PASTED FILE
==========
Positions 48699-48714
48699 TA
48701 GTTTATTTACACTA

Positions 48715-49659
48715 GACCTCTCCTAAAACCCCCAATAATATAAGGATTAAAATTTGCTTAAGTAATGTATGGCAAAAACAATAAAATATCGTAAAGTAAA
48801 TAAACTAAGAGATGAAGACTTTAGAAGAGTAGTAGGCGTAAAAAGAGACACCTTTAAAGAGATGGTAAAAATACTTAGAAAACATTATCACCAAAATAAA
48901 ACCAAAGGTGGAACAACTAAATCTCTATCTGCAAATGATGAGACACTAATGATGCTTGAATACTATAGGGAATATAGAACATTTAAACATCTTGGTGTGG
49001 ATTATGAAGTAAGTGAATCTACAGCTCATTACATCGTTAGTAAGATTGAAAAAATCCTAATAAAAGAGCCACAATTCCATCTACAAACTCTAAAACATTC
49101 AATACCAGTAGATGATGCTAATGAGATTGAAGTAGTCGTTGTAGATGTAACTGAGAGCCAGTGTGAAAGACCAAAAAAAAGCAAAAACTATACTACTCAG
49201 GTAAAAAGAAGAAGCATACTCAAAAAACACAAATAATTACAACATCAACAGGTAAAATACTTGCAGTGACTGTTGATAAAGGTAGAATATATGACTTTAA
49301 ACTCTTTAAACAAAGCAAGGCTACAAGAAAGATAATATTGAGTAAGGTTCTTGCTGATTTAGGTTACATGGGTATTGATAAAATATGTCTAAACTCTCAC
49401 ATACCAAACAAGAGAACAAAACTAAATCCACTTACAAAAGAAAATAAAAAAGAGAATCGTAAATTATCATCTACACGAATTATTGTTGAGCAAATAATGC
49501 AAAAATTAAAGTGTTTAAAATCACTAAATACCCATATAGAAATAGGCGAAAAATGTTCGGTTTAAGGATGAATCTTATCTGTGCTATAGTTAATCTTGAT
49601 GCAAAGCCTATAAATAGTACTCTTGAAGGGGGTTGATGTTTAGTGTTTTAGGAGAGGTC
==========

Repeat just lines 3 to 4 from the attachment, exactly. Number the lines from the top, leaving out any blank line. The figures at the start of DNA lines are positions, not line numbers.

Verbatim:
48701 GTTTATTTACACTA

Positions 48715-49659